After I have my pet microchipped, is there anything else I need to do?
You pet’s microchip should continue to function over your pet’s lifetime without any maintenance; however, the system won’t work unless you keep your contact information current. Whenever you move or change your phone number, make sure you update that information with your pet’s microchip manufacturer. Remember to also get your pet new ID tags at the same time.
Why should I buy flea/tick/heartworm preventives from a veterinary hospital when there are other, cheaper places to get it?
If you purchase preventives from sources other than a veterinary hospital or a website affiliated with a veterinary hospital, you don’t have any guarantee that the product is authentic or that it has been stored and shipped properly. When you order from your veterinarian, you’ll have the added benefit of being able to rely on his or her expertise and knowledge of your pet’s medical history.
I’ve never seen a flea or tick on my pet. Why should I bother putting my pet on preventives? Isn’t this an extra expense that’s just not worth paying for?
Fleas and ticks are not just minor nuisances; they can transmit serious and sometimes life-threatening diseases, some of which can be passed to people. Even indoor-only pets are at risk because fleas and ticks can hitch a ride inside on your clothing, shoes, or other pets. Keeping your pet on a preventative every 30 days, year round is your best bet for protecting your pet—and your family—against these parasites. With so many options out there, please don’t hesitate to ask us the differences and why the cheapest one may not be the best for your pet.
Why does my pet need dental care?
Dental health is just as important for dogs and cats as it is for people. Bacteria and food debris accumulate around the teeth and, if left unchecked, will lead to deterioration of the soft tissue and bone surrounding the teeth. This decay can result in irreversible periodontal disease, tooth loss, and expensive oral surgery. Bacteria can also cause serious, potentially fatal infections in your pet’s kidneys, liver, lungs, and heart.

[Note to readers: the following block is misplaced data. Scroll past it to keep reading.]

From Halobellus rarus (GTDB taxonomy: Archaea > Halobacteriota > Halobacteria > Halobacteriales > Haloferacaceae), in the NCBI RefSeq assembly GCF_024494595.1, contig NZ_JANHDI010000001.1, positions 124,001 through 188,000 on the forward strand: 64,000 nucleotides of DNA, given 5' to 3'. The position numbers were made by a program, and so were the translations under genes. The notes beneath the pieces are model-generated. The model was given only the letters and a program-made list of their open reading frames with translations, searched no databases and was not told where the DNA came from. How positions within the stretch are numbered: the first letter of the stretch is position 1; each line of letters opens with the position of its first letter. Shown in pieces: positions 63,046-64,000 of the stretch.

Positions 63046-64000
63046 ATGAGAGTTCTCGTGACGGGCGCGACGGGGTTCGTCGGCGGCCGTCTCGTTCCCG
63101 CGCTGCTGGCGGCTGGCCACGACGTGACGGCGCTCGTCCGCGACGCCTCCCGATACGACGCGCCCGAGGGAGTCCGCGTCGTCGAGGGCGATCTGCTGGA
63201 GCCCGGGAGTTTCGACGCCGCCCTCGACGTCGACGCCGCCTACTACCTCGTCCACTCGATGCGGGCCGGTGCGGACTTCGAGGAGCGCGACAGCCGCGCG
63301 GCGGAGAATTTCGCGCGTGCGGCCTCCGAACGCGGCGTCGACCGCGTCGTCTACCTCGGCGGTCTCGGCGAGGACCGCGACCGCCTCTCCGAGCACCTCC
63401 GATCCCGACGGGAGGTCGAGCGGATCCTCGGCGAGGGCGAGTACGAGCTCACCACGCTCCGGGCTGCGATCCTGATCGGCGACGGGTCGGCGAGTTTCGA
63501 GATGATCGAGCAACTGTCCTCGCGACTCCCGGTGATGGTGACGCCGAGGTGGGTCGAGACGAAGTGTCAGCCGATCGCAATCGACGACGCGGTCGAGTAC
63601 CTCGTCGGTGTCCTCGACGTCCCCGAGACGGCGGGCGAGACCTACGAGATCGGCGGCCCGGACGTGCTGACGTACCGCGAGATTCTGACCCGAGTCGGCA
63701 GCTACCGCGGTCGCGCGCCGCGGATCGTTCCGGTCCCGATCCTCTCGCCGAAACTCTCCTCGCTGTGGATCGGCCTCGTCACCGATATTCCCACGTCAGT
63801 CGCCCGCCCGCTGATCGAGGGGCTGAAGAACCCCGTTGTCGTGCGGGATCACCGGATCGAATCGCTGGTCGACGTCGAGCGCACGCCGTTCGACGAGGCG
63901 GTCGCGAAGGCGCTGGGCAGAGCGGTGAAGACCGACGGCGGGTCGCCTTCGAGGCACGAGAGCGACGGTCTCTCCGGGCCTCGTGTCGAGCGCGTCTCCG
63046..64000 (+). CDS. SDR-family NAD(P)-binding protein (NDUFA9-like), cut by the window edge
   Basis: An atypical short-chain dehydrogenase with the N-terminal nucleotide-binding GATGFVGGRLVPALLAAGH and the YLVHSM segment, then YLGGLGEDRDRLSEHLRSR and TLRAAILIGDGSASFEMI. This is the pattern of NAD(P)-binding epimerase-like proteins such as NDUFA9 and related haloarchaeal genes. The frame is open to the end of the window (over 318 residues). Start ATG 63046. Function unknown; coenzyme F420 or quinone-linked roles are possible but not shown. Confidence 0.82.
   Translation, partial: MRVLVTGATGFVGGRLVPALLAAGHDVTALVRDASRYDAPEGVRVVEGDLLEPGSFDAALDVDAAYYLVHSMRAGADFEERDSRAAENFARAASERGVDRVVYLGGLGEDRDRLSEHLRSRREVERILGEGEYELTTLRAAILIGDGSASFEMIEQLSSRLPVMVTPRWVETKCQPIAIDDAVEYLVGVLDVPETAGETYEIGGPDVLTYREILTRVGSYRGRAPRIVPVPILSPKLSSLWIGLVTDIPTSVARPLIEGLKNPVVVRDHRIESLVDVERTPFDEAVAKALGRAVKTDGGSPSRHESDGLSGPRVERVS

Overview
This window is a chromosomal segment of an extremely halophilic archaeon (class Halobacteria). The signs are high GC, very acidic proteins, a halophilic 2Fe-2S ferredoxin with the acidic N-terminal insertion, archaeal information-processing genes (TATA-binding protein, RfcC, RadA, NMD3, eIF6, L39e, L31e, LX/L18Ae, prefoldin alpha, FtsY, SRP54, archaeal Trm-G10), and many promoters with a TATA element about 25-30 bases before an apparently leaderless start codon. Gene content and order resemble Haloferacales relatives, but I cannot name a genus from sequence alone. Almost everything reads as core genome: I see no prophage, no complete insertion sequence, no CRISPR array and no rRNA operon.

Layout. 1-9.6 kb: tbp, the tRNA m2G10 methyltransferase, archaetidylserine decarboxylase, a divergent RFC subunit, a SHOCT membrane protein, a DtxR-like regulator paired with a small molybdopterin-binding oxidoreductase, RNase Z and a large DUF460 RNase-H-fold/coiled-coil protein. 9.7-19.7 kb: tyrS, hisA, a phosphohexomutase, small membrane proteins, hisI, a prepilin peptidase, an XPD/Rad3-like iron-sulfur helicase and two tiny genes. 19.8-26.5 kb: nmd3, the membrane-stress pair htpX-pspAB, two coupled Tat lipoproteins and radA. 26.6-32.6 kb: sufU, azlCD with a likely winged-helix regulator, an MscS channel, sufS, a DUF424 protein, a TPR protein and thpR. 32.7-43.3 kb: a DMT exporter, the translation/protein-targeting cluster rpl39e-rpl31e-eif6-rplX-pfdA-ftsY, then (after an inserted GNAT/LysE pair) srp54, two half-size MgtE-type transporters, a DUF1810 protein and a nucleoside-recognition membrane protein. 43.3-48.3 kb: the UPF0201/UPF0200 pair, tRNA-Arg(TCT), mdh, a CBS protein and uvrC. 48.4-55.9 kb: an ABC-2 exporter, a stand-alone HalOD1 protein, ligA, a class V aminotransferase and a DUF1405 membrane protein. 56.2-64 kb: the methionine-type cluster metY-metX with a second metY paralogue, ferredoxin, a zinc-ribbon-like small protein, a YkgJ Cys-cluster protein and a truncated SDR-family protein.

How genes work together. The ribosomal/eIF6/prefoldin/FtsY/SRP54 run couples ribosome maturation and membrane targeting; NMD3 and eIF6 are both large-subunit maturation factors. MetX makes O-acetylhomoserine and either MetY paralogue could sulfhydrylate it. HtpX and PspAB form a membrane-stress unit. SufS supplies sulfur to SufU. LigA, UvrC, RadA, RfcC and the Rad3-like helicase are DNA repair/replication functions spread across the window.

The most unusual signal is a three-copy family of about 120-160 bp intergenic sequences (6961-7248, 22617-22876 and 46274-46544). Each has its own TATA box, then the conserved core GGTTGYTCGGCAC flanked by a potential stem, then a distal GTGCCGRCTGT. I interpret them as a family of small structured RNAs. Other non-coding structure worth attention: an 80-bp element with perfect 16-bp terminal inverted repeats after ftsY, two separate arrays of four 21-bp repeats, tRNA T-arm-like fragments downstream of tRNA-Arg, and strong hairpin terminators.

Unless your pet just ate something fishy, stinky breath isn’t normal. Having Dr Good evaluate your pet’s teeth regularly and clean them as needed, will help prevent dental disease and any related problems.
How can my puppy/kitten have worms? How was he/she exposed?
Almost all puppies are born with intestinal parasites, which are passed from mother to pup during pregnancy. Although kittens are not infected when they’re born, they can become infected through their mother’s milk. Puppies can also become infected while they’re nursing.
We recommend bringing in a stool sample which will be sent out to a lab to be tested for intestinal parasites such as Roundworm, Hookworm, Whipworm, coccidia and also Giardia. For puppies, we recommend having 2 negative stool samples, then testing every 6 months. It is best to test, so that you are sure of what you are treating and not giving medicine that isn’t working on the problem.
Can’t I just give my dog/cat a Tylenol or Advil to help with pain, rather than paying for more costly veterinary pain medication?
Never give your pet medication intended for people unless your veterinarian has prescribed it. Most over-the-counter pain relievers, such as acetaminophen (Tylenol) and ibuprofen (Advil, Motrin), can have serious, potentially fatal consequences if a pet ingests them.
A variety of pain medications are available for dogs and cats. Dr Good can help you determine which one will fit your budget and help alleviate your pet’s pain.
Does my pet have to get a rabies vaccination?
Many areas have laws that require dogs and cats (and sometime ferrets) to be vaccinated against rabies. These laws help protect both pets and people from this deadly disease. A veterinarian needs to examine a pet before the vaccine is given. Your dog must have a rabies vaccine in order to be licensed in your county.
Because of rabies laws, control and prevention programs, and pet owners’ cooperation, domesticated pets in North America rarely become infected with this disease. By keeping your pet up-to-date on his or her rabies vaccination, not only are you protecting your pet, but you’re also helping to eradicate rabies from the pet population in your community.